To put this in different terms, the key, front-page bloggers in the progressive netroots who have not yet come out emphatically against right-wing violent language--who are not yet ready to say that violent rhetoric from the right is a problem in contemporary American politics--they are behind in doing so.

The vast majority of bloggers, albeit not necessarily the most influential bloggers, have already taken a stand against violent rhetoric because they are forced to take that stand every day.

This emphatic stance against violent rhetoric was posted by Feministing.com over a year ago and is a good model of the kind of stance that all bloggers should have already taken by now:

Death threats towards bloggers are NOT acceptable

In light of Kathy Sierra having to cancel her speech at ETech because of death threats, I just want to say that I completely agree with her and Lindsay and Zuzu, that death threats towards bloggers is NOT protected speech. They say it all so go read it. But I want to add Feministing has gotten its share of threatening emails and it is very upsetting.

When I was presenting at SXSW, one of the questions discussed was how safe can we make online communities for diverse voices and is it possible? Some people believe that everyone should be able to say what they want, but somethings are just not O.K. Threatening women or people of color for voicing their thoughts, concerns and opinions is NOT O.K. It is an old, tired and paranoid brand of racist misogyny and we are not going to put up with it.

It is so unfortunate that someone would have to cancel a speaking engagement because stupid trolls were so threatened by a women talking tech.

Disgusting.

Another example from the same incident from Majikthise:

Female tech blogger cancels keynote amid death threats
Sad news: Tech blogger Kathy Sierra canceled her scheduled keynote adress at ETech because she was facing a barrage of online death- and rape threats. Over the past four weeks Kathy has been targeted for a barrage of increasingly credible threats of physical violence. In her post, Kathy reports that she has contacted the appropriate authorities and that they are taking her complaints seriously. I'm saddened to hear that another woman has foregone another opportunity because of misogynist intimidation.

I want Kathy to know that her colleagues in the feminist/lib-left blogosphere are pulling for her. Thanks to zuzu and Dr. Sox for voicing their support.

Even before the Tennessee shootings, bloggers in the progressive netroots should have converged on a collective and emphatic outrage at right-wing violent language.   Instead, key front-pagers on the most high-profile progressive blogs have not stepped up and spoken clearly on this issue.

For these core parts of the progressive netroots, the issue has been and continues to be urgent enough to take an emphatic stance:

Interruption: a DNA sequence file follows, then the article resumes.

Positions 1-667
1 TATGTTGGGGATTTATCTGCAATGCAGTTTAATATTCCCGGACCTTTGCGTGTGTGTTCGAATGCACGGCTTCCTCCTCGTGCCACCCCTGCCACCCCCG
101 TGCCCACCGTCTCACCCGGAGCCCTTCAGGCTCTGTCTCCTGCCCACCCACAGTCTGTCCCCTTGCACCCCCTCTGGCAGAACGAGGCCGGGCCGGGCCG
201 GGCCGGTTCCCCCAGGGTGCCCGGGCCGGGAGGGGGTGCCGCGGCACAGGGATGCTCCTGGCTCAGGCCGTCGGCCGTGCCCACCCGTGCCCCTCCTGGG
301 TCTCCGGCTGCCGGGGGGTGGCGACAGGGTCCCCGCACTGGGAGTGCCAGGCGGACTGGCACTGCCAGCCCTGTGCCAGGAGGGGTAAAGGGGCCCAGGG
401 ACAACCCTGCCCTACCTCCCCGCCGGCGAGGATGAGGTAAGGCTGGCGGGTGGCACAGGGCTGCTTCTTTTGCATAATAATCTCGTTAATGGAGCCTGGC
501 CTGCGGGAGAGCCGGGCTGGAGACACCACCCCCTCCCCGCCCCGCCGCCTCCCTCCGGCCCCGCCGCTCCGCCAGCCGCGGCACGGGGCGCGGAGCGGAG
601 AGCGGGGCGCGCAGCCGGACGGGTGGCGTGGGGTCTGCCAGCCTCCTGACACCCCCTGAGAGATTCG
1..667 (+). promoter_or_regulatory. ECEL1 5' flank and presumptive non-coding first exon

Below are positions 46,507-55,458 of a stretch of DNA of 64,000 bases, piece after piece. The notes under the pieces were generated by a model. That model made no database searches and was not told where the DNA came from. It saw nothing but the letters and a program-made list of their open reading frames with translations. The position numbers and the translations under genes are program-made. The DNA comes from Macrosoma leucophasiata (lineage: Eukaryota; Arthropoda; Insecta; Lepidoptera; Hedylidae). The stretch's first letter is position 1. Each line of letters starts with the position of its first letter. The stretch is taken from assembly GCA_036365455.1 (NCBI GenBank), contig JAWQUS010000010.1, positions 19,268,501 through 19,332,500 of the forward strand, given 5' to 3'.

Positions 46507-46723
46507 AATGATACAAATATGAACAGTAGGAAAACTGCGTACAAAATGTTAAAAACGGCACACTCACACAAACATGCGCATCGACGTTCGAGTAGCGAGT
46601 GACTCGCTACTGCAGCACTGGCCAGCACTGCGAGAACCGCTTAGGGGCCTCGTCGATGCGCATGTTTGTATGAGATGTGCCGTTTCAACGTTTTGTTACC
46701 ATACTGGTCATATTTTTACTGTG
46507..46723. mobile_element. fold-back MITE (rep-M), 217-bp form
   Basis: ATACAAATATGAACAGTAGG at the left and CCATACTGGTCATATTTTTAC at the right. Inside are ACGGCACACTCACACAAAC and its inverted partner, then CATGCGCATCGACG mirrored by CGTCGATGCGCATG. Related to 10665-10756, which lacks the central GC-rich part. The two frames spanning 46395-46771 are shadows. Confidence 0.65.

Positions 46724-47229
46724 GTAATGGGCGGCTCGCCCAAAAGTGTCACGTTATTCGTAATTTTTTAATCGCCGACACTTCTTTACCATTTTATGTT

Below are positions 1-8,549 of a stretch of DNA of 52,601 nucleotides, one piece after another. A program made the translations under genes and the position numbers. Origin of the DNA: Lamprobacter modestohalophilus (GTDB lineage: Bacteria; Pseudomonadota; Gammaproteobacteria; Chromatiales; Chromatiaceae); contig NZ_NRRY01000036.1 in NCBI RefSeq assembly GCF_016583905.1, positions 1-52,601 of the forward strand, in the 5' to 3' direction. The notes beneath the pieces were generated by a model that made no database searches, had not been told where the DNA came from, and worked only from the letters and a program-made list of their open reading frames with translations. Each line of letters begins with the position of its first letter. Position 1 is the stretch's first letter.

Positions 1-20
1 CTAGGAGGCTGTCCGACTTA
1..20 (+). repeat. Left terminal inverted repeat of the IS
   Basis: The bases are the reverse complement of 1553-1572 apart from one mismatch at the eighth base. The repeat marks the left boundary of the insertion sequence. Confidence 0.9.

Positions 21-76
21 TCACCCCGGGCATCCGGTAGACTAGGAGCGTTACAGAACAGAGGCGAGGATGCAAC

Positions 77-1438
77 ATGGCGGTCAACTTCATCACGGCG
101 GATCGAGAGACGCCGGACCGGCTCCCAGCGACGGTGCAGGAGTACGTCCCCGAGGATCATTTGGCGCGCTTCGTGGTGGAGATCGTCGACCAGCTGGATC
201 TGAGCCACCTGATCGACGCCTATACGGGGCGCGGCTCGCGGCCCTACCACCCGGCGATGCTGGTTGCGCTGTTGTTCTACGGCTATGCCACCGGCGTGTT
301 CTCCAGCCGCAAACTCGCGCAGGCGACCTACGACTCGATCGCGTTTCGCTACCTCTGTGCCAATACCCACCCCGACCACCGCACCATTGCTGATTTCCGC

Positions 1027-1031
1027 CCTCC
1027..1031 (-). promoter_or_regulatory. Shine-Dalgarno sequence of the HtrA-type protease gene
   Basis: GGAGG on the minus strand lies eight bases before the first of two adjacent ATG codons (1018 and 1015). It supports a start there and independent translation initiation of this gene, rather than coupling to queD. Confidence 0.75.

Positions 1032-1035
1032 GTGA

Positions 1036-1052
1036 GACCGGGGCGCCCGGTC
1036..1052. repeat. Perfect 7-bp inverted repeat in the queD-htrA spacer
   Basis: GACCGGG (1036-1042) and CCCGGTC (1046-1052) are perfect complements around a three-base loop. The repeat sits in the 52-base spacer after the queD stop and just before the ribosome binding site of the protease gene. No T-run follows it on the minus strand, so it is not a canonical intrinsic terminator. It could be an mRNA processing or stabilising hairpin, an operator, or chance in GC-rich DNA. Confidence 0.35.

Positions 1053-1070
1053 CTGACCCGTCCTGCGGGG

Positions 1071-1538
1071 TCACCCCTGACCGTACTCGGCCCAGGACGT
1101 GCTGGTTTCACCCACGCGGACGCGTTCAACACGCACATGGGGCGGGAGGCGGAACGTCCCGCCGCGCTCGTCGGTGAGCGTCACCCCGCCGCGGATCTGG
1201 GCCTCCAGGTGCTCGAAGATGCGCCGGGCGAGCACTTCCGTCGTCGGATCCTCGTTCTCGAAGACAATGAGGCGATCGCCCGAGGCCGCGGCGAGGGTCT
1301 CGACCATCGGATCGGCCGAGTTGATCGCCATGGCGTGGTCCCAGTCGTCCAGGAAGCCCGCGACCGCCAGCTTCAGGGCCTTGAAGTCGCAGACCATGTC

When female bloggers get an email from a right-winger threatening to rape them for something they wrote, the reaction is to take it seriously and call for it to stop--always.

When gay or lesbian bloggers get an email from a right-winger threatening to sodomize them for something they wrote, the reaction is to take it seriously and call for it to stop--always.

When African-American bloggers gets an email from a right-winger threatening to lynch them for something they wrote, the reaction is to take it seriously and call for it to stop--always.

In other words, the not take an emphatic stand against violent rhetoric on the basis of questioning the link between words and action is to overlook the actual persistent, poisonous impact violent rhetoric has on the very public sphere bloggers seek to revive and maintain.

Wondering about the link between violent rhetoric and violent action is interesting and it is important, but it's not a substitute for the issue at hand. 

The question is how violent rhetoric undermines our entire system of government, which is based on a civic sphere that can only function if a certain kind of talk is maintained.  Even if it does not result in murders, it is corroding our public sphere.  And it is that corroded public sphere that gives rise to violent acts with either overt or tangential political aims.

America does not need to descend into widespread political violence before it is incumbent upon all voices in the media and the political establishment to emphatically speak out against violent rhetoric. 

The time to speak out against violent rhetoric in a strong and unified voice is before the country descends into physical violence.  Before, not after.

Therefore, the  time is now for the most influential progressive bloggers to recognize that violent rhetoric is a persistent problem--a real and damaging force in our system of government that has gained in intensity since 9/11, but has much deeper roots in the history of right-wing rhetoric in this country.

Now is the time for influential progressive bloggers who have not done so to put up a post that is 100% and clearly against violent rhetoric, and to state emphatically that it is an intolerable threat against women, gays, lesbians, people of color, and anyone else who voices their political views.

Now is the time to strongly state that everyone in the netroots should work together to curb this problem.

That is the kind of strong message we need from front page bloggers in response to a right-winger walking into a liberal church and killing people after leaving a note saying he hates liberals and gays.

The leaders of the netroots communities that give us all a place to participate must come together and stand united on this issue.

© 2008 Frameshop, Jeffrey Feldman

 

© Jeffrey Feldman 2008, Frameshop